hope for openness in the UK government begins to sparkle:

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hope for openness in the UK government begins to sparkle:

Postby kamrananvaar » Thu Oct 01, 2009 5:15 pm

The first glint of hope for openness in the UK government begins to sparkle:
From today we are inviting developers to show government how to get the future public data site right - how to find and use public sector information.
http://opendotdotdot.blogspot.com/2009/ ... reaks.html
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Postby kamrananvaar » Thu Oct 01, 2009 6:09 pm

UK needs to be more open to open source
http://www.guardian.co.uk/technology/20 ... e-software
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Postby johnhudson » Thu Oct 01, 2009 7:03 pm

I once heard that IBM reckoned it would take 5 years for a company committed to open source to migrate completely. Since governments only normally get four years to put their policies into practice, it will never be a government policy for fear the next government will benefit from it - and the costs of migration, e.g. retraining, are primarily up-front; so not really welcome in the current climate.
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Postby towy71 » Thu Oct 01, 2009 7:25 pm

johnhudson wrote:..the costs of migration...
I don't unterstand why there should be any intrinsic cost in migrating operating systems if they have been using best practice.
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Postby nordle » Thu Oct 01, 2009 9:04 pm

My previous employment had guys/gals using very complex Excel models with loads of linked spreadsheets and resulting summary data embeded in Word. Yes they could be moved over, but the time it would take would be huge and everyone is running so close to the bone these days that there just isn't the spare capacity to achieve this, however much it is a good idea.
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Postby johnhudson » Fri Oct 02, 2009 6:37 pm

The costs of migration arise because, while most MS Office to OpenOffice is fairly straightforward, Access to whatever Linux combination you use isn't and there are many other programs which are sufficiently different that failing to plan for the move and identify training needs could be very costly.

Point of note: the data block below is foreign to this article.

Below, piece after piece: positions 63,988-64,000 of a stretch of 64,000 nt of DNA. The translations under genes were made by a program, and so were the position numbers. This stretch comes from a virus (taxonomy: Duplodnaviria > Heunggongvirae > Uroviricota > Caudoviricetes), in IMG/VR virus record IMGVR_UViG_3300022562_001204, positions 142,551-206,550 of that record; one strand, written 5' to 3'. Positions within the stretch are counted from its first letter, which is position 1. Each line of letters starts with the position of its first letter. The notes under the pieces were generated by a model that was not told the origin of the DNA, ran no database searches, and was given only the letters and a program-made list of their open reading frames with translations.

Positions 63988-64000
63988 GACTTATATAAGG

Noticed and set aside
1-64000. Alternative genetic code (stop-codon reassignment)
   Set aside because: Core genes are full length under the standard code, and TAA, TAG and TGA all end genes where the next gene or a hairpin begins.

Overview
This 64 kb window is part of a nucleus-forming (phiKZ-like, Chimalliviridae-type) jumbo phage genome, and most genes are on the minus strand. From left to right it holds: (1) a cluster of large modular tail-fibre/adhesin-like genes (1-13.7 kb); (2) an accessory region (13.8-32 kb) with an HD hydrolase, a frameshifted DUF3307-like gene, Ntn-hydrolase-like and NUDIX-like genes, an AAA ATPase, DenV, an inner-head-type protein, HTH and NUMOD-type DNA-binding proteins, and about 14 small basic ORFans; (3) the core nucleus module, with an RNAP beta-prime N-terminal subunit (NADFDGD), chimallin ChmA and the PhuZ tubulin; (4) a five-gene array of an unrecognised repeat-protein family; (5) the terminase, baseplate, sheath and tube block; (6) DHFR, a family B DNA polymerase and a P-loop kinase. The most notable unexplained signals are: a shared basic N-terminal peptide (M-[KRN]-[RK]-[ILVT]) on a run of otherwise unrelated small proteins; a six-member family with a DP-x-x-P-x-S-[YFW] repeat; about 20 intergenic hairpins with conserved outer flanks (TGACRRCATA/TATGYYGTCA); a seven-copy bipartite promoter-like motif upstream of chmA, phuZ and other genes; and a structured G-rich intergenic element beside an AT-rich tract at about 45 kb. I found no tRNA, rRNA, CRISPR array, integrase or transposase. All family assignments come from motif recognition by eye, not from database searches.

This was all studied in the 1980s because companies then assumed that there would be little need to train staff and ended up losing business because their staff hadn't had time to learn enough about the new software to be able to use it effectively.

IBM doesn't say things for nothing; it has decades of experience of the sorts of mistakes people (and it) have made in the past.
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Postby CJLL » Fri Oct 02, 2009 9:28 pm

johnhudson wrote:I once heard that IBM reckoned it would take 5 years for a company committed to open source to migrate completely. Since governments only normally get four years to put their policies into practice, it will never be a government policy for fear the next government will benefit from it - and the costs of migration, e.g. retraining, are primarily up-front; so not really welcome in the current climate.


any sign of the National IT project for the NHS being fully up and running yet? They been at that for the last seven/eight years or so.

I think 5 years is a very big underestimate.
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Postby nelz » Fri Oct 02, 2009 11:23 pm

I don't think the NHS qualifies as a "company committed to open source".
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Postby towy71 » Sat Oct 03, 2009 7:54 am

nelz wrote:I don't think the NHS qualifies as a "company committed to open source".
Most of the people running* the NHS should be committed to somewhere else :roll:


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Postby guy » Mon Oct 05, 2009 6:00 pm

Maybe the UK government is like many large organizations, and already uses a lot of free software server-side, without knowing it. ;)
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Postby nelz » Tue Oct 06, 2009 12:36 pm

Are you suggesting our government doesn't know what it is doing? :-O
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Postby johnhudson » Tue Oct 06, 2009 5:55 pm

It wouldn't be the first time.
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Postby nordle » Tue Oct 06, 2009 7:37 pm

I thought maybe Guy was eluding to the "free as in beer" side.

Any large organisation is quite likely to not be entirely correctly licensed.
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Postby guy » Wed Oct 07, 2009 6:27 pm

Lots of IT geeky stuff goes on in the engine rooms of national government departments 8). The average user tends to get on with their own job, blithely (and usually wrongly) assuming that because they use Windows (TM) and MS Office (TM), all the servers do too. :roll:

As for free as in beer, national government is pretty hot on licensing - if anything is unlicensed, it won't be the bureaucrats' fault - probably either a senior droid or a lowly geek :oops: - and once unearthed it doesn't last long :twisted:
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Postby kamrananvaar » Thu Oct 08, 2009 4:56 pm

UK: Head of IT development Camden: 'Cooperate with open source communities'
Government procuring open source IT should consider how to benefit from collaborating with open source communities, says Alasdair Mangham, head of Information Systems and Development of the London Borough of Camden in the UK. "We need to learn how to become experts at being members of communities rather than experts at governing them."
http://www.osor.eu/news/uk-head-of-it-d ... ommunities
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